I Am No Marketeer

Guest Blog by Rosemary J. Kind

Last time I left you with the question ‘What would I do differently?’ Ah, the benefit of hindsight. I now know I am no marketeer. It is not that I can’t market my book. I can and I do. However, every phone call is nerve racking, every negative response leaves me playing the tragic hero and every success justifies a war dance round the office and a glass of wine. I should perhaps add that the negatives call for a consolatory drink, but I’d hate you to go away with the idea I am an alcoholic!

My book, ‘Lovers Take up Less Space’, is a humorous review of travelling on London Underground. The BBC promptly ran a whole six week series looking at the Underground and naively I thought with this to piggy-back then I couldn’t fail. The BBC showed the serious side of the Tube. It showed the dedicated workers. The true complexity of managing such an impossible infrastructure and instead of providing me with a platform it left me with two thoughts. Firstly, it was the sort of programme watched by geeks and secondly, I felt guilty taking such a light hearted look at something so many other people took so seriously. It was a bit like writing a sit-com based in a crematorium. There were definitely going to be those out there who thought I was being a little irreverent. Is this the best point to tell you about the time I went to the wrong funeral? I should perhaps simply apologise publicly to Elsie’s family for bursting into hysterical laughter at the point I realised I was in the wrong one.

In any case, you can see my problem. There is a time and a place for humour and the BBC programme was neither the time nor the place. I crept away to lick my wounds.

It’s not all bad news. I am selling books. The Evening Standard and Metro may have declined the opportunity to run sections of the book for the edification of their readers, but I have managed to have some pretty decent book reviews in other newspapers and picked up sales on the back of it. I’ve got the book on the shelves of a number of bookshops around London and need to devise a strategy to capitalise on the Olympic rush in the summer. I am finding it always pays to have a book, on your person, available for sale and a pen available for signing and ironically the hard copy has led to a boost in the e-book sales.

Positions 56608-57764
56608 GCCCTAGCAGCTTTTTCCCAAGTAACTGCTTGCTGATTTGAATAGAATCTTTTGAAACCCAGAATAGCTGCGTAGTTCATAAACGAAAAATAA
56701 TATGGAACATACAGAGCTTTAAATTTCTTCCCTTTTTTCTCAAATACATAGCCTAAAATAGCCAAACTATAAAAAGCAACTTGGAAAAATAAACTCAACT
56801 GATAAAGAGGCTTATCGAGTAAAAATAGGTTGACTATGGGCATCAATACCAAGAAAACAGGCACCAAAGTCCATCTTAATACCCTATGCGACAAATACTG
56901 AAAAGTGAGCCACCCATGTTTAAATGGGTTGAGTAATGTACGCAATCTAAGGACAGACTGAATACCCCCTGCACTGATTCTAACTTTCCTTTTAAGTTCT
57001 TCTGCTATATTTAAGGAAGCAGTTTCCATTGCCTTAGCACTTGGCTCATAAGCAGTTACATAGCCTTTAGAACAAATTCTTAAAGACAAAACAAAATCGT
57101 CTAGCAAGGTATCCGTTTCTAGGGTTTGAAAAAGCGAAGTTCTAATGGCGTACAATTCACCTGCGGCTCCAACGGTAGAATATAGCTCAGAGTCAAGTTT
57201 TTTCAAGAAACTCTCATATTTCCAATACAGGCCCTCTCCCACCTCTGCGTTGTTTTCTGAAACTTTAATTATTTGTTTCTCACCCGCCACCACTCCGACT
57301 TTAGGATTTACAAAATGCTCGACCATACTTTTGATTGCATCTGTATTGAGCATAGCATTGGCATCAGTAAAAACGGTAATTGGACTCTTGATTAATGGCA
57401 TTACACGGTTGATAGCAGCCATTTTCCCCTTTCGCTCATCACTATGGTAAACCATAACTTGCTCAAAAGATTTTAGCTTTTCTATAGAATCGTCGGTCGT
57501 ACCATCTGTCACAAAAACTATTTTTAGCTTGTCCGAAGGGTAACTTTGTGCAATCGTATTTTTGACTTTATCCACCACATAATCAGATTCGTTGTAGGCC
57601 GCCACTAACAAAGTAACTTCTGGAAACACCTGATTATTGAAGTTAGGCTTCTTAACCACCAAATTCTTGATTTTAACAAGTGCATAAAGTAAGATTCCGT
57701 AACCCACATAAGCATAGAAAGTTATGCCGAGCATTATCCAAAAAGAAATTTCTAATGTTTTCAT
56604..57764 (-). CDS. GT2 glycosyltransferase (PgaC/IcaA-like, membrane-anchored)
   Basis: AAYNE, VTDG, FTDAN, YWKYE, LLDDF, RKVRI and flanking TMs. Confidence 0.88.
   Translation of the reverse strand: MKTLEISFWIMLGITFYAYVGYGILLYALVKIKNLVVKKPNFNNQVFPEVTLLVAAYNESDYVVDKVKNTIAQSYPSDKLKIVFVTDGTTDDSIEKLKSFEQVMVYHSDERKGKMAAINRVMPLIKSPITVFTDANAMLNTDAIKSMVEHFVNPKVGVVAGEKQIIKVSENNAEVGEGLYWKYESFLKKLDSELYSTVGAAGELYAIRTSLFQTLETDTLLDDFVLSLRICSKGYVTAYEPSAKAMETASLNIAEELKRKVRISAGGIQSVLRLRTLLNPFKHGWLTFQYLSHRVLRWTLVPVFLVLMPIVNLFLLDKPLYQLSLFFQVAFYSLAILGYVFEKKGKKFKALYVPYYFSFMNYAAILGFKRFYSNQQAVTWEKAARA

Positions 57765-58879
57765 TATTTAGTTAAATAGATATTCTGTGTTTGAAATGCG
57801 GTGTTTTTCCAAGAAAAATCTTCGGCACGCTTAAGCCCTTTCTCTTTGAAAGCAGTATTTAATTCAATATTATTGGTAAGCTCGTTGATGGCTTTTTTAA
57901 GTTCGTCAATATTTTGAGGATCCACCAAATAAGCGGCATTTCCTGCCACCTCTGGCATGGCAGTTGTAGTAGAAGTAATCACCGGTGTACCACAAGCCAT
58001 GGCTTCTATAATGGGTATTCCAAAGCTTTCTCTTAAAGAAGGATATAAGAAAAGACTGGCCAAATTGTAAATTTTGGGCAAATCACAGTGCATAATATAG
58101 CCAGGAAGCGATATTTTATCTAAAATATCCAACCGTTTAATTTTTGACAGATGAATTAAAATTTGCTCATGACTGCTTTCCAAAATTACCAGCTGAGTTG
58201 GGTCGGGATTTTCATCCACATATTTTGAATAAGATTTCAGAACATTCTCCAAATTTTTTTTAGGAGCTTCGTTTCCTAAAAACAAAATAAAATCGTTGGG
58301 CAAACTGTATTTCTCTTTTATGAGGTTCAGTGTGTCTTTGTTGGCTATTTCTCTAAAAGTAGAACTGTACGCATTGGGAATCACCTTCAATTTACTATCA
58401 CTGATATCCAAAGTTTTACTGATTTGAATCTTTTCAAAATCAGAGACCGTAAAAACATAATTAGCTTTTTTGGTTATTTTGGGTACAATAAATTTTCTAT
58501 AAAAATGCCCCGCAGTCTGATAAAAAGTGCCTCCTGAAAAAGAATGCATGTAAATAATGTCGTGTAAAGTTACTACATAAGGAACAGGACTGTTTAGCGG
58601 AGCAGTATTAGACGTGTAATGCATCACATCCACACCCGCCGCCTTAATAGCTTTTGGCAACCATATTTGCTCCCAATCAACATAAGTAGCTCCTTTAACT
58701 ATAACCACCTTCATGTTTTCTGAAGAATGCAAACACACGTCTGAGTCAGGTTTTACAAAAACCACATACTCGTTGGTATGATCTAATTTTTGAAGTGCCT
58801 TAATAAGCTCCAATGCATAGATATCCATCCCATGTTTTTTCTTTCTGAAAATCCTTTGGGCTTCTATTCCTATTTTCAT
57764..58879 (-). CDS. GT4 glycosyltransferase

Newspaper reviews of a book definitely bring in readers, as long as the reviews are favourable. It is worth being prepared to send a significant number of complimentary copies to reviewers and don’t underestimate the power of the local press. This is no time to be snobbish and think you need to hit the nationals. A good local review, backed up by a local stockist and an internet presence can yield a good volume of sales. However, do research your local press first. Sending a book to a free paper that is almost entirely advertising is not likely to be an investment. Choose papers that do regular book review slots. Their readers will be used to looking out for titles which are worth their while reading.

I’m thinking a stall on Camden Market might be quite good, but I don’t live anywhere near Camden and I think the stalls are probably already taken. I may have to settle for a stall at our village Fun Day, where they are most likely to wonder why I’m trying to sell a book about London while living in North Yorkshire. There really is a time and a place for everything. Now, if only I could get the time and place right at the same time I could make a fortune.